Genealogy in Grotte

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If you know (or you think) that your ancestors were from Grotte, you could find info about your Italian family at Registrar of Vital Statistics in the City Office or at the parishes.

Registry offices in Sicilia and in Agrigento province were established in early 1800: it means that you could find information in Grotte registrar as of that date.

So, if your ancestors were in Grotte in the nineteenth or twentieth century, then you could try to contact the City Office of Grotte to know more.

Would you like to know if any distant relatives live in Grotte?

Check how many people with the same surname live today in Grotte


Before to start your genealogy research in Grotte, we suggest you to read our tips for your search . They are useful to search in Sicilia and in Grotte too.

In the next picture you can see the demographic trends in Grotte from the Italian Unification (1861).

It could be important to know if the last name you are investigating is a frequent surname in Grotte. As more your surname is common in Grotte, as more it could be difficult to find the right info about your ancestors in Grotte archives if you have not exact dates.
It could be useful for you to know that some of the most common surnames in Agrigento province are:
Alaimo, Amato, Argento, Arnone, Bellavia, Bono, Burgio, Butera, Cacciatore, Carlino, Castronovo, Ciaccio, Cipolla, Colletti, Costanza, Cuffaro, Cusumano, Di Caro, Ferraro, Gallo, Gambino, Giardina, Greco, Iacono, Indelicato, La Porta, La Rocca, Lauricella, Licata, Lombardo, Mangione, Maniscalco, Marino, Messina, Miceli, Montalbano, Morreale, Mule’, Palumbo, Patti, Piazza, Rizzo, Russo, Sanfilippo, Tuttolomondo, Vaccaro, Vella, Volpe.

Church archives in Agrigento province may instead contain even older information, but they are far less accessible from abroad (and almost impossible by email).
Then,parishes send information not easily.

If you have the opportunity to visit Grotte and Agrigento province, you could plan to investigate churches’ archives by yourself (or with us!), but from abroad is very difficult to obtain any result unless you find a reliable local help.

In anycase, if you want to try to contact churches, here there is the info about parishes today in Grotte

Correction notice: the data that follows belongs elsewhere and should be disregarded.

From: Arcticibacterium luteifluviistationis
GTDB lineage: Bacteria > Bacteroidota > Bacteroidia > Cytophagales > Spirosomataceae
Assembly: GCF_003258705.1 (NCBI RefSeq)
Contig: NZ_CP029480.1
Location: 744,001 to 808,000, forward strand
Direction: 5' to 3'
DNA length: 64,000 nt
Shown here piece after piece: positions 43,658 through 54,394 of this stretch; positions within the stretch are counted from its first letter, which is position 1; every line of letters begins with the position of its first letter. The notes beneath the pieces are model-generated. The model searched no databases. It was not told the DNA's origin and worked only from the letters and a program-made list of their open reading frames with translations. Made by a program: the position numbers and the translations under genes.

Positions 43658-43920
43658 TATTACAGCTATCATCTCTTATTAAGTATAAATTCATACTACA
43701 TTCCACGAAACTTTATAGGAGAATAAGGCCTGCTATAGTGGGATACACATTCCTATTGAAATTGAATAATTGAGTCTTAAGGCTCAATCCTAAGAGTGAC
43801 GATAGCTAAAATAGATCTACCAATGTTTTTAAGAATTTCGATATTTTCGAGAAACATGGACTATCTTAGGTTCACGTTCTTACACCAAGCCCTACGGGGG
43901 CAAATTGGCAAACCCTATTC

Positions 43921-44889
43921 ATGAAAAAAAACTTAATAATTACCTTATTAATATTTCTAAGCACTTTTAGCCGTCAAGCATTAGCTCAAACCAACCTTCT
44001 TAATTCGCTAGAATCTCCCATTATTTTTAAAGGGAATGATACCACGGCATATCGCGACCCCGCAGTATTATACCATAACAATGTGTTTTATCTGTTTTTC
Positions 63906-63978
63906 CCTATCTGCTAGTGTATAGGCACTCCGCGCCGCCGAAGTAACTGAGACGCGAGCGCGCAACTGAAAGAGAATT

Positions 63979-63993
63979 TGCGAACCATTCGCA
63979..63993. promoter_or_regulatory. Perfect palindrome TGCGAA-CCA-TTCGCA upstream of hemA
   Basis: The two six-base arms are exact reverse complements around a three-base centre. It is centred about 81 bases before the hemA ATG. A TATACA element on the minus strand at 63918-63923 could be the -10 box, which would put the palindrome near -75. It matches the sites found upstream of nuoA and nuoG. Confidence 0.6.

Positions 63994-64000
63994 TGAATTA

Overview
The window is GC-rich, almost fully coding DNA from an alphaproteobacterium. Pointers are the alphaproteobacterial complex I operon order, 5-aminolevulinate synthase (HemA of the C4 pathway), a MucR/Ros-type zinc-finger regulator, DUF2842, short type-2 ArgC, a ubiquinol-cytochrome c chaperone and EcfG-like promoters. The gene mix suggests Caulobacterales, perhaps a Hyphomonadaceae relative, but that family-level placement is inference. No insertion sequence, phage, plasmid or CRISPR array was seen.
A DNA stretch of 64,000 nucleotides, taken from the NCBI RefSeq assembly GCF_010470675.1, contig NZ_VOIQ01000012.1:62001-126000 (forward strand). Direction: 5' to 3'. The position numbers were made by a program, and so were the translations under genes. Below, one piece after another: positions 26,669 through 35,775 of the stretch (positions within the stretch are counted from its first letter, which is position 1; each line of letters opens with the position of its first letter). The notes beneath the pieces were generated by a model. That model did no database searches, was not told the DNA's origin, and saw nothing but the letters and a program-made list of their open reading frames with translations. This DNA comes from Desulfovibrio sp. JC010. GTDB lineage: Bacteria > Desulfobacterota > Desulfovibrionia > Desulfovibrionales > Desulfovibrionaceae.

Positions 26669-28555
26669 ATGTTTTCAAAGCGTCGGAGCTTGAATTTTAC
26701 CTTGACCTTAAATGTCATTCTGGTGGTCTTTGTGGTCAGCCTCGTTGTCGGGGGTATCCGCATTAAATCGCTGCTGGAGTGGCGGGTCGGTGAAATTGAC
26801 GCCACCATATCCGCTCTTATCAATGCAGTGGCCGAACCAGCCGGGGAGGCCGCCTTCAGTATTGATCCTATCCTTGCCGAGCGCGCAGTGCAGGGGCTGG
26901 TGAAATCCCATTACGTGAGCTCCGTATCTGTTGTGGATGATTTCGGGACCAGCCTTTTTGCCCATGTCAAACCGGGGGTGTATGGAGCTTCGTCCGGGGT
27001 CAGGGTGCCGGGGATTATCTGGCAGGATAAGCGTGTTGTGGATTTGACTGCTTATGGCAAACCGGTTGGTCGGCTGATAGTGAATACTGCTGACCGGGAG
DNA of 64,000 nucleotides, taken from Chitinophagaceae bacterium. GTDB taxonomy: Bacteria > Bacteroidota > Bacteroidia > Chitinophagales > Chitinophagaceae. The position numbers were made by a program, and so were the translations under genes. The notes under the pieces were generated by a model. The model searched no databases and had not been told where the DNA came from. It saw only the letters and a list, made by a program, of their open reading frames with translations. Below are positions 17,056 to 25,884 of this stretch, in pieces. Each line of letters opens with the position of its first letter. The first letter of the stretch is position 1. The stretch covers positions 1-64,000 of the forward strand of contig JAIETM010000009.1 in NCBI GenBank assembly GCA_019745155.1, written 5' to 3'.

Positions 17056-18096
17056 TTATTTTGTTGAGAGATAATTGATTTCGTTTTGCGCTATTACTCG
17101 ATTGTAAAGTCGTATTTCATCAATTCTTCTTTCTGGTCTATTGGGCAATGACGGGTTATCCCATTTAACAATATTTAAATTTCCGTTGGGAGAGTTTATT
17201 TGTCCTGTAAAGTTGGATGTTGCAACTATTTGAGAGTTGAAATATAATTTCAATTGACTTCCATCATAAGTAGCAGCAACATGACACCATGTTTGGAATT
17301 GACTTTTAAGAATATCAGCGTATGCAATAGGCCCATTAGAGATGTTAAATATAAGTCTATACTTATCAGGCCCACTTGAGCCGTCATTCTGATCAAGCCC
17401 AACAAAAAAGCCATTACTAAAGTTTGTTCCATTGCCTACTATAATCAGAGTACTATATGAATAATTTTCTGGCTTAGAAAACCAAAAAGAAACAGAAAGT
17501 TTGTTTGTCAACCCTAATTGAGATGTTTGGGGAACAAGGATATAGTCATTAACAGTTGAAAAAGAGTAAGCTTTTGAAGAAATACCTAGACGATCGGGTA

Another important source of information is the “Archivio di Stato” (National archive) in Palermo.

In any case, never give up! Probably the distance from your country and Italy, some difficulties in understanding and in translation, could complicate your search but this should not discourage you.

It’s important to plan your activities to carry on with simple goals (eg. search for a single date of birth, the name of an ancestor, the date of a marriage, etc.)

If you want to discuss with other people interested in genealogy research in Grotte, or if you have questions regarding your family in Grotte, just leave a message below

If your research is in a dead end and you need some professional advices from skilled and reliable Italian genealogists write to .
Our expert in Grotte area will reply to you


9 Messages to “Genealogy in Grotte”
  1. Tony says:

    Looking for a record of Francesco Trapanese, born August 23, 1891 in Grotte. Can anyone in the area help?

  2. Melissa says:

    My great-grandfather, Amodeo Aquilina, emigrated to the US in 1907. He traveled with Vincenzo Ingoglia, and they were going to stay with Calogero Morreale in Rochester NY. I would like to know who are my relatives who remain in Grotte today?

    • Joe says:

      All the surnames you mentioned are grottese names,
      I am from grotte, but living in London now. What information are you looking for?
      I have so many great memories

    • Angelo says:

      My great grandfather’s name was Nicholas Costanza and he emigrated from Grotte and settled down in Rochester, NY too, which is where I was born and currently live. There must have been a large population of Sicilian immigrants from Grotte living in Rochester…

  3. Mindy says:

    Looking for info on the Ciraolo and Provenza families from Grotte. Left for the US throughout the 1910s and 20s.

  4. Laura says:

    My grandfather came to the United States in the 1920’s. His father’s name was Michael or Michaelangelo and his mother’s name was Antionette. His name was Colagaro or Charles in English. His sisters Mary and Celila came over in the 1920’s also, but he had some sisters that stayed in Grotte. I am wondering if we have any relatives left in Grotte? The only other things that I know is that his father owned land with orange and olive groves. My grandfather was trained as a cobbler in Sicily in the 1910’s, I think.

  5. Alex says:

    Am trying to trace Francesco Bellavia, prisoner of war in England 1944/5. DOB approx 1920. Resident of George.

  6. Valerio says:

    salve vorrei conoscere il censimento a ritroso del paese di grotte per andare ad individuare i miei antenati

  7. Barbara says:

    Are you in Grotte? We are here until Monday. What do you charge to help us look and translate the docs in the civil or church records. Thanks

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